We’ve been riding a rollercoaster of freight trends in 2020 rather than following anything close to a “typical” pattern. To get a better perspective on what's happening in the market now and what shippers can do about it, we held the webinar Code Red Solutions for Shippers. This was the second of our "Code Red" webinar series, which followed up the initial Code Red Freight Forecast webinar.
Here are a few of the highlights.
Spot Loads Still Remain High
Avery Vise, VP of Trucking at FTR Intelligence, highlighted how spot rates remain high. Dry van spot loads have leveled off, but aren’t showing any signs of relief yet.
Refrigerated spot market loads have also remained high. There have been two consecutive records for refrigerated spot market loads recently.
Retail Sales Still Trending Upwards
It may come as a relief to anyone concerned about the economy that retail sales are still on the rise. There's been over a 5% increase since February, before the pandemic hit, despite economic uncertainties. As Warren Buffet once said, "Never bet against America."
Due to all the demand, for the last two months we’ve been at record lows for the ratio of inventory to sales, indicating that transportation demand will continue to be high for some time as shippers deal with holiday shopping as well as replenishment.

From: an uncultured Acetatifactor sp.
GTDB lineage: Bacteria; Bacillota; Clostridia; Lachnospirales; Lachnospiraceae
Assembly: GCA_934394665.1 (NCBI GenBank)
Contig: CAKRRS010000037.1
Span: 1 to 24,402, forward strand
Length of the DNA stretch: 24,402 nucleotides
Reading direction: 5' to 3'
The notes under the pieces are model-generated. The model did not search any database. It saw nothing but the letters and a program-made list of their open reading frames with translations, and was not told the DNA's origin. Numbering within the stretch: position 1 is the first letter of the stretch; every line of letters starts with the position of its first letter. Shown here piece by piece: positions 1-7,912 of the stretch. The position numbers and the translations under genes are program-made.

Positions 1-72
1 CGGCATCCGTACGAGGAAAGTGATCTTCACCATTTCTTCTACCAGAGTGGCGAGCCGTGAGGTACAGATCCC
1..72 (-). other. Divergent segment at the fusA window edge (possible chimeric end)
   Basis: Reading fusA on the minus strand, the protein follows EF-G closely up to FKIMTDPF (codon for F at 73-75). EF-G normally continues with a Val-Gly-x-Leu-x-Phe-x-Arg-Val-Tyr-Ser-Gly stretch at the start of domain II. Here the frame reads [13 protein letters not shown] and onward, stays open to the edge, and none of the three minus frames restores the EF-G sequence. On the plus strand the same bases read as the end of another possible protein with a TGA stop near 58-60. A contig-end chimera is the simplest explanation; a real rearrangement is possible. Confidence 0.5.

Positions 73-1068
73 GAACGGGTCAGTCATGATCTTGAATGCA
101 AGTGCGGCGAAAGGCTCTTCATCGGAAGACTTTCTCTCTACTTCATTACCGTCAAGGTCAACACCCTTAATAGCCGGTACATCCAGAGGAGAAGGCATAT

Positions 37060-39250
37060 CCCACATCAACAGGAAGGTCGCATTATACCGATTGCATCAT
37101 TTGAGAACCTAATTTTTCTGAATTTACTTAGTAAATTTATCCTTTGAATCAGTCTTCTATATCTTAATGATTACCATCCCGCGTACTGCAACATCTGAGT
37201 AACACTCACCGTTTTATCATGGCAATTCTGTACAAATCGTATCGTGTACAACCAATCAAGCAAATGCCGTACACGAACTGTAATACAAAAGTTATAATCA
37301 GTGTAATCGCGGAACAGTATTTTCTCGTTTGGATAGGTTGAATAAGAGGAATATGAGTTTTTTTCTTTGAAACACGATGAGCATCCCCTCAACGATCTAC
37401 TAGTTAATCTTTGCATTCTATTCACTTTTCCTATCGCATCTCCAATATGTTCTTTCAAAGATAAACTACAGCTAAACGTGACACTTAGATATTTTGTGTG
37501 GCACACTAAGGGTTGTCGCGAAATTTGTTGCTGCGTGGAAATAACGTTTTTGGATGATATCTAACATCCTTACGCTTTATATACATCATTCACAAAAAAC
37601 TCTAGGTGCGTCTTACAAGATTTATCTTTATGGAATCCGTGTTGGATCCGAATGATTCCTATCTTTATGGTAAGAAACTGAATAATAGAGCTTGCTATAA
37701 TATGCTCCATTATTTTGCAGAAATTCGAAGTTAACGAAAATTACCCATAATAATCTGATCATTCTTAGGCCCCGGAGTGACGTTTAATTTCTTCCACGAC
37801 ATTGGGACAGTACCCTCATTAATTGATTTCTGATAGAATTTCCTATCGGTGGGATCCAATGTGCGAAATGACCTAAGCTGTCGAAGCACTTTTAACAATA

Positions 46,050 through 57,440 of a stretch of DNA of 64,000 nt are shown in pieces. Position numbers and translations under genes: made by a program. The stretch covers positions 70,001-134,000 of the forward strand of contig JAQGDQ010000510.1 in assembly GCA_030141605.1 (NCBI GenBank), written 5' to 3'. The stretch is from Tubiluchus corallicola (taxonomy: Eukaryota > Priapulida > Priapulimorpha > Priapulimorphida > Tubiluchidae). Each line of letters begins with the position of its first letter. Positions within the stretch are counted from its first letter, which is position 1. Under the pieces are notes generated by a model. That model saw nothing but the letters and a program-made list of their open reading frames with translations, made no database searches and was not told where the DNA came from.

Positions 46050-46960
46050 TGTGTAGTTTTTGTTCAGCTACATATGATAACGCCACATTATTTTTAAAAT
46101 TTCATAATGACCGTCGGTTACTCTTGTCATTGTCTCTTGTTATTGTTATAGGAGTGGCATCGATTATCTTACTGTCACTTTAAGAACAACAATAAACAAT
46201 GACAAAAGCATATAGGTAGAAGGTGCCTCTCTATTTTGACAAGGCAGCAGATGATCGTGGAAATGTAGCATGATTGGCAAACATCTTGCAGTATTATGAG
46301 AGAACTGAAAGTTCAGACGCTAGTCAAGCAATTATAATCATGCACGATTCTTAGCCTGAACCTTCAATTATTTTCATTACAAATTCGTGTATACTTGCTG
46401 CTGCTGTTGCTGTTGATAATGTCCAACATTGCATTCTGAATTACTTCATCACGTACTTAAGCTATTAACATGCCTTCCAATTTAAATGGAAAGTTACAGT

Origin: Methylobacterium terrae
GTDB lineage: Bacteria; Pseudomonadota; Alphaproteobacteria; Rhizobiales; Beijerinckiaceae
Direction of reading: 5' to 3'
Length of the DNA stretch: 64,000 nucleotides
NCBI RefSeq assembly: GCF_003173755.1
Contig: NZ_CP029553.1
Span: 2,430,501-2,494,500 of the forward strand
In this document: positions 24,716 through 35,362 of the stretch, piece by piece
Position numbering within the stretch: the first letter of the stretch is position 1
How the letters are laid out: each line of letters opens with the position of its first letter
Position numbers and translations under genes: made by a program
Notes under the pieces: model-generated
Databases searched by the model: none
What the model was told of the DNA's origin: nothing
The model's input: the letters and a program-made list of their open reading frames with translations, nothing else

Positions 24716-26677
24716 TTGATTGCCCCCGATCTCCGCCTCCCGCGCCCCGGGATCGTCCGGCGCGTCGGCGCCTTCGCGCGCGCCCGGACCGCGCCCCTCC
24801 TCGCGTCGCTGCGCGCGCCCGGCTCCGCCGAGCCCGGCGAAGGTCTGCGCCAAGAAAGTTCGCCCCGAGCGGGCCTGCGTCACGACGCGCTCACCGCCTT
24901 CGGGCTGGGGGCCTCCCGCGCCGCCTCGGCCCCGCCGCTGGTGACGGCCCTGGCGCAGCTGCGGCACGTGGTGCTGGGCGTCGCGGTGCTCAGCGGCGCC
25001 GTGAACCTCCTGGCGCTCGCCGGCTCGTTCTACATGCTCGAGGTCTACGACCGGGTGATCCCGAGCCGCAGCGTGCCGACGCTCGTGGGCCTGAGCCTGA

However, when it comes to industrial production, the numbers tell a different story. Right now this metric is down over 6% versus February pre-pandemic levels, but trending upwards. Why the different directions? According to Avery:
“There’s a near-term, long-term issue. We’re seeing COVID cases surge beyond what we ever expected to happen. At the same time we’re having news about vaccines that’s more favorable and perhaps even more near term than we were expecting.”
One take on this is that the climate is favorable enough to keep spending if you’re an American consumer, but still too uncertain to make major investments.
The X Factor
Avery alerted us to a potential X factor in the trucking industry—the surge in new carrier authorities. As he showed us in the following graph, the number of authorities granted each month has grown over time, with a peak happening in August 2018 and then a large surge in July, August, September, and October of 2020.
However, Avery mentioned that “This isn’t necessarily new capacity—a lot of these are probably leased owner-operators that are moving over, but it’s an interesting dynamic.”
Why the surge?
According to Avery, “We had a couple things going on—we have digital freight matching technology maturing, we have a lot of players in the marketplace pushing it, we have legal issues, especially in California, that are discouraging use of the leased owner-operator model. But I think by and large, we have a spot market that has just gone nuts.”
Add it all up and we’re seeing good reason for more carriers entering the market and it doesn’t seem to be letting up. As Avery mentioned, many of these will likely go out of business, and diesel price increases could be the pressure that causes them to leave the market.
Time and Velocity
Eric Fuller, the President & CEO of U.S. Xpress, shared how carriers are dealing with inflation, insurance costs, and driver pay increases, but there can be opportunity for improving rates when it comes to velocity:
“A driver has 11 hours on any given day and if you don’t use those hours, you don’t get them back. So the more a shipper can do to help us to speed that velocity up and take advantage of more of those 11 hours, then there’s opportunity from a rate perspective there.”